In today’s economy, risk-averse project owners are more likely to require bonds. At the same time, cautious sureties have become more rigorous in their evaluation and approval of bond requests. So, it’s critical for contractors to show that they’re “bond worthy.” Here are five tips for doing just that.
1. Make a strong statement
Your company may be financially healthy. But, if you can’t demonstrate this to your surety, obtaining bonds will be a challenge.
Make sure your financial statements are complete, accurate and timely, and provide other documentation as needed, such as owners’ personal financial statements. Also, minimize year end adjustments by preparing high-quality interim financial statements.
2. Manage profits and net worth
A critical indicator for a surety is your company’s profitability. So manage the factors that affect profitability, such as overhead costs and bonuses.
Your net worth provides evidence of your ability to absorb losses. But sureties also look “behind” this number at the quality of the underlying assets. They may discount the value of riskier assets, such as aged receivables and inventory. Cleaning up your balance sheet by removing risky assets and reinvesting profits in the business can help boost your bonding capacity.
3. Work your working capital
Sureties want to see strong working capital, which is defined as current assets minus current liabilities. Current assets include cash and assets readily converted into cash, such as short-term receivables and certain inventory. In contrast, illiquid assets may include your facilities and equipment.
In measuring working capital, sureties typically discount riskier assets, such as aged or related-party receivables or prepaid expenses. So, to improve your working capital, consider accelerating collection of receivables, deferring payment of year end bonuses or other expenses, or refinancing short-term debt with long-term debt.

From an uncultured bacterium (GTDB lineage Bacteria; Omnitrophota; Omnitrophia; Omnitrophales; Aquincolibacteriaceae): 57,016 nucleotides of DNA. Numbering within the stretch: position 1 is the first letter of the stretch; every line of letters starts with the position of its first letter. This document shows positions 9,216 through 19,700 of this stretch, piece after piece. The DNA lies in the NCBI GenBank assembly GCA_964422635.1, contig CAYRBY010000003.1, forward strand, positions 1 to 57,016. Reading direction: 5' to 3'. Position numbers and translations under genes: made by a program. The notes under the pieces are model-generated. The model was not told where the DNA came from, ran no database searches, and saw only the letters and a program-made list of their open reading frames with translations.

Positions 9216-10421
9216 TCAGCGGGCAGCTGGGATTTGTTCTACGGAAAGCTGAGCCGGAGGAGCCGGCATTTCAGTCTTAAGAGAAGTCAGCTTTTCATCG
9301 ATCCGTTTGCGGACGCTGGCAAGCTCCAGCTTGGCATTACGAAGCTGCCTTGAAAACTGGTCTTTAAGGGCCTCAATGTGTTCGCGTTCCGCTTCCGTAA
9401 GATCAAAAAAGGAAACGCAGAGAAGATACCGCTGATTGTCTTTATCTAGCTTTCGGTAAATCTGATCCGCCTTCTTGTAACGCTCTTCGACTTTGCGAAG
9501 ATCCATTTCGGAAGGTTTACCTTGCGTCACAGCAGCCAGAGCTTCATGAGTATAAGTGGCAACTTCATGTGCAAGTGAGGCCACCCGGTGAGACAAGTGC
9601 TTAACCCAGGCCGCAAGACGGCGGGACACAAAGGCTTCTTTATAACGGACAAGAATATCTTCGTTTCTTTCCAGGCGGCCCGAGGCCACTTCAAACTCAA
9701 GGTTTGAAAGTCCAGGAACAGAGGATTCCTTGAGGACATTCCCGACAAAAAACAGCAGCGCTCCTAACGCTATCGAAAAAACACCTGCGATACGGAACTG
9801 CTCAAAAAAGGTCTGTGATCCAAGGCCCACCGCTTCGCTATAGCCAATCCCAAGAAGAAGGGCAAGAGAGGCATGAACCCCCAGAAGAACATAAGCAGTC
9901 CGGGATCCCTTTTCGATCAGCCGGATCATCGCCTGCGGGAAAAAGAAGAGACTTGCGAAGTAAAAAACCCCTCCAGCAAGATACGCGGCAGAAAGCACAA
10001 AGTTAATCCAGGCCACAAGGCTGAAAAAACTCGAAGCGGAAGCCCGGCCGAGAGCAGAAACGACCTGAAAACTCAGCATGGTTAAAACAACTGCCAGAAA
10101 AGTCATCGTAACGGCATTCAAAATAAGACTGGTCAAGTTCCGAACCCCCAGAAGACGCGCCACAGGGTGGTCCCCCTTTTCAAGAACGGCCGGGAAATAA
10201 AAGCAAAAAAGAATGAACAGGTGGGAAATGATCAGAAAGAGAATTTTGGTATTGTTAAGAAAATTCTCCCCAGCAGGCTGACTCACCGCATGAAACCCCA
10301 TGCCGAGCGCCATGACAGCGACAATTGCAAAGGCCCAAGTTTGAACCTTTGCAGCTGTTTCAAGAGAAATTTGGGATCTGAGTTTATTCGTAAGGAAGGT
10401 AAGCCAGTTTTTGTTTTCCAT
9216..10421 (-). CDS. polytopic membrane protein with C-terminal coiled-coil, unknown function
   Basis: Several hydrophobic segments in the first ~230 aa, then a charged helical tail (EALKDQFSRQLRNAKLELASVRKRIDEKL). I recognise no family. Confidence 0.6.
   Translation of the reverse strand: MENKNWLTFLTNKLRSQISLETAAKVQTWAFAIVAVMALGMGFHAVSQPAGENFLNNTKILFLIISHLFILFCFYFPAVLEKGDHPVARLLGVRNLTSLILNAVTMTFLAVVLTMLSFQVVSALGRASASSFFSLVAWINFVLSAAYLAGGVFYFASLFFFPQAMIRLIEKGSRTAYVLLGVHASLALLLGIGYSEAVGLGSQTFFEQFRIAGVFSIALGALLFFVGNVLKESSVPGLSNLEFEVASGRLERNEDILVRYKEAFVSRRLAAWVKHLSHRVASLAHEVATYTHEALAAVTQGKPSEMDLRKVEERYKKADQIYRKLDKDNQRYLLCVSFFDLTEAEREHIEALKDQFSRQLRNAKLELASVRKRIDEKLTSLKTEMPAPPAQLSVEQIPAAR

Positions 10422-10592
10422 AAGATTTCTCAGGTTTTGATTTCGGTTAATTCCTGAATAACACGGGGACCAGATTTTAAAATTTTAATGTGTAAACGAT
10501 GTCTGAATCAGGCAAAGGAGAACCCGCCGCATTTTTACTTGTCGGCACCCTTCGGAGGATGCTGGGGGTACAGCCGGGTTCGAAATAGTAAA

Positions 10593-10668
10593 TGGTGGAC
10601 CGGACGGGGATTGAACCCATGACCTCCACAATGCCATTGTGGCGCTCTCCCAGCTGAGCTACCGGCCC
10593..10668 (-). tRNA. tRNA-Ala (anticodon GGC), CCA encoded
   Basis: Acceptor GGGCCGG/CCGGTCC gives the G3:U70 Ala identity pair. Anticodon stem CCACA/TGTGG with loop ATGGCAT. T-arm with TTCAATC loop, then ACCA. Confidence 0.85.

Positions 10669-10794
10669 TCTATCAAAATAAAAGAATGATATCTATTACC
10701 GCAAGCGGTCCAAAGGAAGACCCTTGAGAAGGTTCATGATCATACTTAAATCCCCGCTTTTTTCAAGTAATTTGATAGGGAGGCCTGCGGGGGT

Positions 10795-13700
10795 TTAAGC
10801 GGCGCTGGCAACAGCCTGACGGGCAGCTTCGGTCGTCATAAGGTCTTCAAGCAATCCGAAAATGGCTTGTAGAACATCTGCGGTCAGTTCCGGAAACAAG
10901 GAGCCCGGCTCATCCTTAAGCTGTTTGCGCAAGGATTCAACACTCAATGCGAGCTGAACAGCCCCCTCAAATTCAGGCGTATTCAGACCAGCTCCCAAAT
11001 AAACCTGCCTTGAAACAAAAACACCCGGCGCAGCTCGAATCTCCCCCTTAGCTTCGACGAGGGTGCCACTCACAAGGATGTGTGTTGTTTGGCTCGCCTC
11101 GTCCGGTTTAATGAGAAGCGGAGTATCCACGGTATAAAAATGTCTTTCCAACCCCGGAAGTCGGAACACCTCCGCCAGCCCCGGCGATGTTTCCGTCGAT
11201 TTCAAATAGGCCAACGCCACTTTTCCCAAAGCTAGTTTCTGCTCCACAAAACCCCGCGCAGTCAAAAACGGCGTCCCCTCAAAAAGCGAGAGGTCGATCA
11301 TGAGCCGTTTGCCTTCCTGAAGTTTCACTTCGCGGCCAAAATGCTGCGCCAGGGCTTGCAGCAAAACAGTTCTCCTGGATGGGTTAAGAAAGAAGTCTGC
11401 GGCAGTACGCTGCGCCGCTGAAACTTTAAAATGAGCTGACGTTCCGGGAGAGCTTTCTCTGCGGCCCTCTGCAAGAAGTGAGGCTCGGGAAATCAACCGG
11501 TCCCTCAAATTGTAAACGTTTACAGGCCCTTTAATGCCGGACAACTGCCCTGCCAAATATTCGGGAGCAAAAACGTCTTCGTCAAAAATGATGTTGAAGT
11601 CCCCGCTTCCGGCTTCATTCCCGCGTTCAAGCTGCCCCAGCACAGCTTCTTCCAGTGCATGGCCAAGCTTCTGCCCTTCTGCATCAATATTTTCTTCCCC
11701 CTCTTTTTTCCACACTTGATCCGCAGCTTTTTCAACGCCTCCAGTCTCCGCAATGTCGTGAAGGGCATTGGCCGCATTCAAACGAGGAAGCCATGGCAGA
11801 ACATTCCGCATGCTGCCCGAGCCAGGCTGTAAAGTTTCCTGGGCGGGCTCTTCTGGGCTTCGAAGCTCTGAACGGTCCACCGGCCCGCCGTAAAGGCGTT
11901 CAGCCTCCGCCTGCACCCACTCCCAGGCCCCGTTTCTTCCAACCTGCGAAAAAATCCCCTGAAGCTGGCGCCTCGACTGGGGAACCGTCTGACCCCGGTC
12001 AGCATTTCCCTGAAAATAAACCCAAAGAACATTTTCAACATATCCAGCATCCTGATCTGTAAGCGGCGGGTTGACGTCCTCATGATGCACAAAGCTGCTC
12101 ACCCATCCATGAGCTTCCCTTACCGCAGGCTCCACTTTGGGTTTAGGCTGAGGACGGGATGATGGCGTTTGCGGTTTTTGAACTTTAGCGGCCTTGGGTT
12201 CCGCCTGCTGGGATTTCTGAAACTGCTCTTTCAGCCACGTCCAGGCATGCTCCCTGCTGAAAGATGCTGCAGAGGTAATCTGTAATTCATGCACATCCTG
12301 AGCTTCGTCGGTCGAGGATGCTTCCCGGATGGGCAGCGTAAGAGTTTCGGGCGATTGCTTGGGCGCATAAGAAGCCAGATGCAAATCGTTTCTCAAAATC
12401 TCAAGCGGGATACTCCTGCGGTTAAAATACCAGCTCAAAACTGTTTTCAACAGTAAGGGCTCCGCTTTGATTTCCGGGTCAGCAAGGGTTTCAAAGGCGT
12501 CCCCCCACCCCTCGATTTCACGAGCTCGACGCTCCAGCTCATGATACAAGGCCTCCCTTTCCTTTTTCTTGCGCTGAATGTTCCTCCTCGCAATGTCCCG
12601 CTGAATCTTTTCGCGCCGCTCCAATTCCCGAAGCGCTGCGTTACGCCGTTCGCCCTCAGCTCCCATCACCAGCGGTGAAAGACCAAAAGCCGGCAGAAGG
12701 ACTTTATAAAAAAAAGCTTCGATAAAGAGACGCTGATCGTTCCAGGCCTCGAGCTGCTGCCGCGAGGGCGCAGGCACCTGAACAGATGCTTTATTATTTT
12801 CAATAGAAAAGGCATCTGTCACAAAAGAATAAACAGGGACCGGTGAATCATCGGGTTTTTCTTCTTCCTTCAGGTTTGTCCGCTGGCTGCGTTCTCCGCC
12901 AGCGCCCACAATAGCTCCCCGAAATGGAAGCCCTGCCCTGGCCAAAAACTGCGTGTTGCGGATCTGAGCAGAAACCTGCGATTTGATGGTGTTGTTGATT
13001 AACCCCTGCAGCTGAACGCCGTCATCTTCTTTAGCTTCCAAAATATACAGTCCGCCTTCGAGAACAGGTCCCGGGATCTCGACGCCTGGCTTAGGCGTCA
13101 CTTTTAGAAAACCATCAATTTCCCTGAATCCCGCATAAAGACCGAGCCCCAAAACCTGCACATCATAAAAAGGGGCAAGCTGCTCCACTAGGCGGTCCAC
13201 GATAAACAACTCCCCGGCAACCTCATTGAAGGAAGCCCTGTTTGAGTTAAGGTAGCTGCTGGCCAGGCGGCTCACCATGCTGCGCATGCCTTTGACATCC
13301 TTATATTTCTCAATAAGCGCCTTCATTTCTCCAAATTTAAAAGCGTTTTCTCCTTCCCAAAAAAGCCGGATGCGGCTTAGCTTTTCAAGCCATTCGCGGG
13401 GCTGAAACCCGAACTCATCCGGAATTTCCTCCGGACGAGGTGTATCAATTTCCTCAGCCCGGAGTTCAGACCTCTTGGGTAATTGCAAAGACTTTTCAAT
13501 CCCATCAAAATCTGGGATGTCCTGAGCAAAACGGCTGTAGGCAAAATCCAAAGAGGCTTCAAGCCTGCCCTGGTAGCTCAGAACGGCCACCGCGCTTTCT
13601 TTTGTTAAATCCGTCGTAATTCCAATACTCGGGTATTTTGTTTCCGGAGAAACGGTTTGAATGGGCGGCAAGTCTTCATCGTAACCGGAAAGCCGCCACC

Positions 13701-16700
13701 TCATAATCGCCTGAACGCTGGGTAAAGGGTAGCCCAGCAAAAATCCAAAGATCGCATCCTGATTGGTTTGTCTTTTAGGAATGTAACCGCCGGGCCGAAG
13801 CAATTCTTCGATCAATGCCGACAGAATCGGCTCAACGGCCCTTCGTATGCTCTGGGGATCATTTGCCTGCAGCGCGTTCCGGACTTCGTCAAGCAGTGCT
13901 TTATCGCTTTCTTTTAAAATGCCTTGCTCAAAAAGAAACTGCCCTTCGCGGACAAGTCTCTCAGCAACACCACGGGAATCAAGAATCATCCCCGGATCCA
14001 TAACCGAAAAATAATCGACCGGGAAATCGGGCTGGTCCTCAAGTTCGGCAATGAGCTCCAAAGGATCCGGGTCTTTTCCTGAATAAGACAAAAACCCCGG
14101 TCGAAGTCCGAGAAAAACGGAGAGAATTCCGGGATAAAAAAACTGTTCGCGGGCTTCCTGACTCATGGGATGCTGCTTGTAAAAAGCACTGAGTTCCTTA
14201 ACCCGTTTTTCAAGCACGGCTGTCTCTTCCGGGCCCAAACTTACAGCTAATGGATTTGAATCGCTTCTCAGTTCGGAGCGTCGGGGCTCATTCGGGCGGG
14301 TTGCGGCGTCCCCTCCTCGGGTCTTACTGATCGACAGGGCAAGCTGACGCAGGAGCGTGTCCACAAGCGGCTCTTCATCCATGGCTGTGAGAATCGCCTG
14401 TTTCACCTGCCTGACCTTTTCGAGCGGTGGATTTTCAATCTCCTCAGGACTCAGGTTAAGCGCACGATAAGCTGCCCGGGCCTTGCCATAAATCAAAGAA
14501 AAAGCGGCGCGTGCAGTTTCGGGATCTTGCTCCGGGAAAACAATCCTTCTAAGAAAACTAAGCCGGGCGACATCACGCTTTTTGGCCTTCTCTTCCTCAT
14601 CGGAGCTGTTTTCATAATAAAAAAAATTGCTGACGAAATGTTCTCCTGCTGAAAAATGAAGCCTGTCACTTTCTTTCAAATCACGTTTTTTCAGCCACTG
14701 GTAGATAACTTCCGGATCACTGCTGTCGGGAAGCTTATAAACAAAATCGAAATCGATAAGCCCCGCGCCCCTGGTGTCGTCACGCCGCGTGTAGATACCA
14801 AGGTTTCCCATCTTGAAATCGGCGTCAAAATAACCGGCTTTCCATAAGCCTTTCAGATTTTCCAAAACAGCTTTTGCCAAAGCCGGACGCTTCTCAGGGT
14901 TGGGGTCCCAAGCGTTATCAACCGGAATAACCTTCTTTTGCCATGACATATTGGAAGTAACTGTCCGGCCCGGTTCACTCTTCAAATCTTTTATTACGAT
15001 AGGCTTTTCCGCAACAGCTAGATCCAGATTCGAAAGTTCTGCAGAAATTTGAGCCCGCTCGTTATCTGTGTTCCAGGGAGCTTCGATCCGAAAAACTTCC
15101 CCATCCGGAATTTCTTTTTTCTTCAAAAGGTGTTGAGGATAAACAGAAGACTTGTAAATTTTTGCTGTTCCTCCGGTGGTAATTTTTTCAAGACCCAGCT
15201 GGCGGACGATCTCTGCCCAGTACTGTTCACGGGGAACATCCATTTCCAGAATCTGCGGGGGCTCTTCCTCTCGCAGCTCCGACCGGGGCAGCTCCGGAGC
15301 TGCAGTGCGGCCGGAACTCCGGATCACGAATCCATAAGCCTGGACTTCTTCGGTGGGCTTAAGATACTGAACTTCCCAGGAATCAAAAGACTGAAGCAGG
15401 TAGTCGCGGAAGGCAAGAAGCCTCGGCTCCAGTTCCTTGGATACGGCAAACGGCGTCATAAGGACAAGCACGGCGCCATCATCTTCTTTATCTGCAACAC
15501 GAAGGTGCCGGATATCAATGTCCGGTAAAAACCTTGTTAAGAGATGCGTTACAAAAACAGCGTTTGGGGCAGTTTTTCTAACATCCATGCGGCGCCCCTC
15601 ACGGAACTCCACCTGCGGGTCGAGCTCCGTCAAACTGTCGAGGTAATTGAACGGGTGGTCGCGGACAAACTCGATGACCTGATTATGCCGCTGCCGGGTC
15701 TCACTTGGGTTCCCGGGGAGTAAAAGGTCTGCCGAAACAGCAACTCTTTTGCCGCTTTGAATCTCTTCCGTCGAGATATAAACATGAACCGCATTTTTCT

4. Track your progress
“Profit fade” (where a contractor’s gross profits shrink over the course of a project) will undermine a surety’s confidence in your financial strength. It can signal a number of weaknesses, including inaccurate estimating and sloppy project management. Even profit gain can cast doubt on your estimating abilities.
Sureties also look at underbillings (billings that lag behind a job’s progress), which may point to cost overruns, inefficient management or lax billing practices. Overbilling can reflect effective cash management, but it can also be a sign of “job borrowing” — that is, overbilling on some projects to compensate for fading profits on others.
To instill confidence in your surety, prepare timely, accurate work-in-progress reports to help you stay on top of your estimating and project management processes and correct problems as early as possible.
5. Prevent surprises
For sureties, there’s one thing that’s worse than bad financial news, and that’s bad financial news that they weren’t expecting. For instance, what if an owner or key employee dies, becomes disabled or suddenly retires? Make sure you have a well-designed succession plan to provide assurance that your long-term prospects are strong.
In addition, to increase your surety’s comfort level, maintain ongoing communication regarding any developments that are affecting your financial performance. Doing so not only helps demonstrate your good intentions, but also gives you an opportunity to explain any financial difficulties and outline your plans for turning things around.
Along with boosting your bonding capacity, these strategies can produce other significant business benefits — including making your construction company more attractive to lenders and investors. Work with your CPA to discover other ways to build your surety’s confidence in your business.